Image C: North Omaha


In Image C, we see a house in a North Omaha neighborhood that is rather small with an unkempt yard with no landscaping,a nearly destroyed driveway, and an old van parked on the side of the house in the grass. The garage is separate from the house and there is caution tape that appears to run from the back yard to the neighbor’s property. Houses are very close together as they are in South Omaha and the neighborhood appears to be neglected of maintenance. Image C clearly reflects the poverty of this neighborhood.




Image A: South Omaha



In Image A we can see the strong influence of Hispanic culture with the shop and restaurant signs in Spanish and banners displaying decorated boots which are a big part of Mexican fashion specifically. The area is full of small crowded shops, reflecting the appearance of the heavily crowded neighborhoods in this part of Omaha. It can be concluded that above the business area there are also apartments. This in some ways symbolizes the non distinction of business and leisure. This ties into the whole stereotype that hispanic restaurants/stores are run and owned by the whole family.


Image B: West Omaha


In Image B the buildings are more presentable and have a welcoming atmosphere. The large, clear windows give a sense of openness to this strip of businesses. There is vibrant landscaping and a distinct color scheme for the plaza contributing to the well kept and organized appearance of the area.


Image C: North Omaha



In Image C we have a business on a rather empty street corner in North Omaha. There is little landscaping and a very dull and gloomy feel with there being little color present. There is a mural on the side of this business featuring all African American figures, most likely because they are the most apparent group in the area. The mural also features a cop car, symbolizing the heavy crime rates in the area. There is very little that is inviting about this business district with no apparent signs, little color, and no parking lot.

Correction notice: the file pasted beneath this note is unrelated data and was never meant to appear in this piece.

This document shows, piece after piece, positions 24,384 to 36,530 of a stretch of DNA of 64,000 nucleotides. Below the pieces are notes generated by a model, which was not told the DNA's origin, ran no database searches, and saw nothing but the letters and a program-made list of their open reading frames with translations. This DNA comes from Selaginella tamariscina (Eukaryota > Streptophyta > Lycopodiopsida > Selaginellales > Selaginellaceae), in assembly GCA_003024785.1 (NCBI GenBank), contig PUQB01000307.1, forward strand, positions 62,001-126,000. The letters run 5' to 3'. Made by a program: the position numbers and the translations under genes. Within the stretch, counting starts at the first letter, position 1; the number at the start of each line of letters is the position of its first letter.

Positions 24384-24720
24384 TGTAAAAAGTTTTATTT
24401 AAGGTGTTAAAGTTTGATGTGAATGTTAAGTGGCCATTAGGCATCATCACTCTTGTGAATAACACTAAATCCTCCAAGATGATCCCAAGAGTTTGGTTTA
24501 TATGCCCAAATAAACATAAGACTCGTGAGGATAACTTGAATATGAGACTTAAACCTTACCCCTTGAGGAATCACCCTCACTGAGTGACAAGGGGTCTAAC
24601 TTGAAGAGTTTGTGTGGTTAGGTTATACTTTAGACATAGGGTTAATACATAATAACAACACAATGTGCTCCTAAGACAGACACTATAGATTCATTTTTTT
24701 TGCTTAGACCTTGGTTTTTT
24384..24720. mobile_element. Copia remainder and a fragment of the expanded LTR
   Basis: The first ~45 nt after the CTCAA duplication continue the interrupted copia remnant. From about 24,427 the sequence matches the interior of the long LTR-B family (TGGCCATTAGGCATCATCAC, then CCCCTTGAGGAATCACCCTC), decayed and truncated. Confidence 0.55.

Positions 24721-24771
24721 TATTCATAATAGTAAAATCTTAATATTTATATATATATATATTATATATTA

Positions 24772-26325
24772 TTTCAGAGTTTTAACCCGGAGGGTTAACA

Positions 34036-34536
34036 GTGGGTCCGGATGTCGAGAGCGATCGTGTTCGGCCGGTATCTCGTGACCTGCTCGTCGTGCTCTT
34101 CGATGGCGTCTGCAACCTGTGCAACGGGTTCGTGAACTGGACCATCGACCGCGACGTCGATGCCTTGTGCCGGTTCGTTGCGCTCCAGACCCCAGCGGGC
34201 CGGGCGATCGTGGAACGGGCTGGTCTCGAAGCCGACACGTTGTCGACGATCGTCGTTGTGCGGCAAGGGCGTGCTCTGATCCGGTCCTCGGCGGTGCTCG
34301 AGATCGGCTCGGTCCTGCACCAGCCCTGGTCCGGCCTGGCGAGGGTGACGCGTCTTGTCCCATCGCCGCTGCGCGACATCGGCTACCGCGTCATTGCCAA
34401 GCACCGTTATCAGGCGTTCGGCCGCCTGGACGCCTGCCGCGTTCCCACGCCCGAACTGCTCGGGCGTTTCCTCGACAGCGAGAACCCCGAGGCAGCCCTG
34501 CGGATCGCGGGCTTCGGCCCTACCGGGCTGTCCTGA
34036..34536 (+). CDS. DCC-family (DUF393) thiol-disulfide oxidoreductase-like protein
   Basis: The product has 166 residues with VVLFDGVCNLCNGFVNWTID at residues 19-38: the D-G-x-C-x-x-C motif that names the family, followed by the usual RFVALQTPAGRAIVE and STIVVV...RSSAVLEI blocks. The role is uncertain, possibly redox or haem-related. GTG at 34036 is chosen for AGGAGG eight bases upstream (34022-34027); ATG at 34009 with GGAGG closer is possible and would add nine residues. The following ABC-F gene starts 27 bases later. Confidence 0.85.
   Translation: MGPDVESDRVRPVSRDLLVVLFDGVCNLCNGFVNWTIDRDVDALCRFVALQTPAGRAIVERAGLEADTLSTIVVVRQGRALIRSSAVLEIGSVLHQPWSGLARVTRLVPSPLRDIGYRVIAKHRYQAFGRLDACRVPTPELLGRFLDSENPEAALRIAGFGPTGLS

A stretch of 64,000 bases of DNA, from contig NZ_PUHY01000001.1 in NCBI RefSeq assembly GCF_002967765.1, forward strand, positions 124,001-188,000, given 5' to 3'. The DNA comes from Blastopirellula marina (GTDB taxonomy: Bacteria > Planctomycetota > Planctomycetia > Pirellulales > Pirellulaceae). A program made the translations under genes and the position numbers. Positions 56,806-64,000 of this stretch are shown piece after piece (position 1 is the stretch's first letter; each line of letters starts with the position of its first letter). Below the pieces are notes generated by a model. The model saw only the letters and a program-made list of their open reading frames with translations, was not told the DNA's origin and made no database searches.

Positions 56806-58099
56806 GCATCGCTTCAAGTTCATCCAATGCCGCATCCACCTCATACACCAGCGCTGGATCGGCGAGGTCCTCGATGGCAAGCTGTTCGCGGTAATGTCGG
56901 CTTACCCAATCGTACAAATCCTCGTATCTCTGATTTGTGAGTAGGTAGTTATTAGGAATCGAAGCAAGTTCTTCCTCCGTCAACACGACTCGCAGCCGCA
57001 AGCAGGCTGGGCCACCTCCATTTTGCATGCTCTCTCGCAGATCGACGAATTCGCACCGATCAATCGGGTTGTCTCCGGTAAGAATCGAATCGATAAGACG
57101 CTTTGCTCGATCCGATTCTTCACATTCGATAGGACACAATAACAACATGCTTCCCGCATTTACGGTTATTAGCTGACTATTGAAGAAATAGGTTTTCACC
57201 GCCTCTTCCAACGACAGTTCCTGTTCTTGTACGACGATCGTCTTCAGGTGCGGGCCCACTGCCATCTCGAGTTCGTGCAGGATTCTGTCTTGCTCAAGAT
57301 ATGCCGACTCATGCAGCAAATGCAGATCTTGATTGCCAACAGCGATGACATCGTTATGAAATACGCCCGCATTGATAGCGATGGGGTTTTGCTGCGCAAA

Image A: South Omaha


In Image A, there is a soccer game going on between South and Millard North High School. An interesting observation of this event is that, there is a clear distinction in the major ethnic groups that are a part of each team. Such as, South (team in red) has a majority of hispanic teens. This is analogous to the stereotype that hispanics are either “better equipped/skilled” for soccer or even that soccer is overall enjoyed in hispanic culture. This concept of identity within a sport is similar to how most Americans largely identify themselves to a favorite American football team.   


Image B: West Omaha


Here in this image, it can be observed that there is some sort of band practice going on. The main significance of this picture appearing first that satisfied the category of an “event” is the fact that the majority of those in the group are caucasian and from Millard West. Nonetheless, while the setting of this picture may not be of much importance, however it does show the type of accessibility that certain schools especially in areas around Omaha have better sport fields.


Image C: North Omaha